Plaid Cymru has asked the government to withdraw the guidance on wearing face coverings in schools that was issued yesterday.
The use of masks is now being recommended indoors where social distancing cannot be maintained, including on school transport, for people from the age of 11 upwards. But Vaughan Gething, Minister for Health and Social Services and Kirsty Williams, Minister for Education said they were not mandating their use in schools, saying instead that schools must assess their own circumstances and students’ before making a decision.
The leader of Plaid Cymru, Adam Price MS, has written to First Minister Mark Drakeford to call for clearer directions to be issued to schools and to provide “the national leadership that our educational community in Wales is searching for.”
In his letter, Mr Price points out that the Labour party’s education spokesperson in Westminster called out Boris Johnson for “passing the buck” to teachers on face coverings, saying that the “government should have given clear guidance and a plan to deliver it.” Mr Price calls for that same clear direction to now be issued by the Welsh Government, rather than “passing the buck” to schools.
The Plaid Cymru leader also called for clarity on when face coverings should be worn in school corridors and communal areas, in classrooms where social distancing cannot be maintained for a sustained period, and when travelling to and from school.
“There is considerable concern and unease in the educational community in Wales as a result of the approach taken by the Welsh Government in relation to face coverings,” Mr Price said.
“The Welsh Government’s hands-off approach will mean that individual schools and individual local authorities will be left on their own to determine their own criteria. The Welsh Government has also been silent on what guidance applies to primary schools.
“This seems incompatible with the partnership approach – working together to Keep Wales Safe – that has led to some of the best results in the response to Covid-19 in Wales.
“It is of course the role of government at a national level, drawing on all the resource at its disposal – including, crucially, public health and medical expertise – to create policy to ensure the safety and wellbeing of our educational community across the length and breadth of Wales.
“I have therefore written to the First Minister, urging him to withdraw this guidance and to re-issue clear directions providing the national leadership that our educational community in Wales is searching for.”
The Welsh Conservative have also criticised the guidance. Suzy Davies MS, Shadow Minister for Education, said the guidance “is the worst of both worlds” and accused the government of “putting the responsibility on the shoulders of schools and councils, while trying to absolve itself of responsibility for the decision.”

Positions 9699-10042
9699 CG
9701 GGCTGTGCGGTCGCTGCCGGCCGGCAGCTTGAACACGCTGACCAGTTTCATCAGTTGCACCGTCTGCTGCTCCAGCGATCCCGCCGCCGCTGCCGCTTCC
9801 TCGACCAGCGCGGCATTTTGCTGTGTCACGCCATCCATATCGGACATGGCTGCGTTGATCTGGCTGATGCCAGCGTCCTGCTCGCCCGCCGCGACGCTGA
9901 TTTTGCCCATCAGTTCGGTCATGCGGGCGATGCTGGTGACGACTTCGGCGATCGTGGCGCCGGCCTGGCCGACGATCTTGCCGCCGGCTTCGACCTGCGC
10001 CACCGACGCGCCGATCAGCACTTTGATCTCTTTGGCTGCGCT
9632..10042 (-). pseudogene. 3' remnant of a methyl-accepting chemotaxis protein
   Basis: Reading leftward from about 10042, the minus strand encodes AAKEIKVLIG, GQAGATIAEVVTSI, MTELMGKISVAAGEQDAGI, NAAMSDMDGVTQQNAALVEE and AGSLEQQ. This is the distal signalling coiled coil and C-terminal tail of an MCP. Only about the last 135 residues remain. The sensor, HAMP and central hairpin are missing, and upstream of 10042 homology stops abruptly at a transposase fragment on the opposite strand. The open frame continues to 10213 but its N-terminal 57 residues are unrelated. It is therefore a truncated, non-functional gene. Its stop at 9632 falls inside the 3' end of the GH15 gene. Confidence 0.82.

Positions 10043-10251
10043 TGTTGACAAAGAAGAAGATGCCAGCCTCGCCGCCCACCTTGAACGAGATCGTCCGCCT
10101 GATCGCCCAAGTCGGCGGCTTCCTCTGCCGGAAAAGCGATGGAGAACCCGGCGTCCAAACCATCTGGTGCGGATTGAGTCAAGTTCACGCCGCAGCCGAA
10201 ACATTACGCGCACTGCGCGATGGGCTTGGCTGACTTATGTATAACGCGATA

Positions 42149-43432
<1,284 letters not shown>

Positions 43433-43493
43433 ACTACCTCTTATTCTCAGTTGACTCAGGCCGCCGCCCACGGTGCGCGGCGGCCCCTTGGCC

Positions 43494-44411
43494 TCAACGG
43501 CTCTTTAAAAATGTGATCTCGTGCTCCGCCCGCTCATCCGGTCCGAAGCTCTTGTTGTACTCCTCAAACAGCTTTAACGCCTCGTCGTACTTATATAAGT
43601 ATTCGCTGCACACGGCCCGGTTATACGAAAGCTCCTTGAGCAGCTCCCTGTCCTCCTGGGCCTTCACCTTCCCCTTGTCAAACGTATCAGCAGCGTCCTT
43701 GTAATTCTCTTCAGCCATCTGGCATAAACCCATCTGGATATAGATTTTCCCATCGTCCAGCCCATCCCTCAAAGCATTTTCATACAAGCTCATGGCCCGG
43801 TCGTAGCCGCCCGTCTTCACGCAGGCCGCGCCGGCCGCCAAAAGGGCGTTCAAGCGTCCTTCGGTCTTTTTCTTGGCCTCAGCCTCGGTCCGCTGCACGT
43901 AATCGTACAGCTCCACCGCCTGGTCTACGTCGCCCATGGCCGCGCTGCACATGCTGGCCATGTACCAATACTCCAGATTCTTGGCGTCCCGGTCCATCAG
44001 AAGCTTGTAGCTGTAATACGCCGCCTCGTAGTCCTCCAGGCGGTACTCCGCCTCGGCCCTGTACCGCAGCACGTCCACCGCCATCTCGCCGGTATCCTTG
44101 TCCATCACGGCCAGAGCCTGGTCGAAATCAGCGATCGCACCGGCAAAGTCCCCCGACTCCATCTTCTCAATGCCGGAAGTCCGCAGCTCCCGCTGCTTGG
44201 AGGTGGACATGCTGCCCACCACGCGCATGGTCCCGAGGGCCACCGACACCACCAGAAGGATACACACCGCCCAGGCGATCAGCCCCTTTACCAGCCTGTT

“The government here in Wales should have shown leadership – which it has not – and it should have issued definitive guidance,” she added.
“Many students and their parents are naturally going to be a little apprehensive by the return to school after so long, and into what will be a very different environment and need reassurance.
“They have not been given it.”
There has been one further death due to coronavirus in the last 24 hours, according to the latest Public Health Wales report. The total number of people who have died with Covid-19 since the start of the pandemic is now 1,595.
PHW has confirmed 35 new cases, taking the total number of confirmed infections in Wales to 17,843. people have now tested positive. There were 5,194 tests carried out on Wednesday.
Government agrees deal for high-speed Covid-19 testing machines
The Welsh Governments has agreed a deal to buy hundreds of new high-speed Covid-19 testing machines.
The machines, that deliver results in just 12 minutes, are designed for use in remote areas and by mobile clinics.
They were given fast-track authorisation by the US government’s federal drugs administration last week.
Test results are uploaded to a cloud-based database allowing results to be shared immediately with health officials involved in tracking cases
The Welsh Government has confirmed it is involved in the project along with the Scottish Government and has signed a contract for up to 400 machines and 450,000 tests, subject to their validation.
The Scottish government has announced it is buying 300 of the machines, and is hoping to have the first 30, supplied by the London-based life sciences company LumiraDx, in operation next month, once validation by NHS officials is completed.
Lib Dems in Wales welcome election of new party leader
Welsh Liberal Democrats have welcomed the election of Ed Davey as the new leader of the UK party.
Davey, who has been acting leader since the general election last year, beat his rival, Layla Moran, by 42,756 votes to 24,564.
He will be the party’s fourth leader in five years and replaces Jo Swinson who stepped down following the election after losing her seat to the SNP.
“Ed is a friend of Wales understands our nation, our traditions and crucially devolution and the importance of the Senedd elections next year. With more and more people joining our party we have a renewed sense of optimism for the future, something in stark contrast to Boris’ bungled handling of the Covid-19 pandemic,” Welsh Lib Dem Leader Jane Dodds said.
“Ed has championed the cause of the Swansea Bay tidal lagoon which could generate renewable power for 150,000 homes as well as in recent weeks lead the campaign against the carers Covid bonus being taxed.”
Education Minister Kirsty Williams, the only member of the party in the Senedd added: “I’ve known Ed for many years, and he is liberal and compassionate to his core. He is a remarkable campaigner and a someone of the utmost integrity and conviction, who has run an energising and professional campaign. I look forward to working with him.”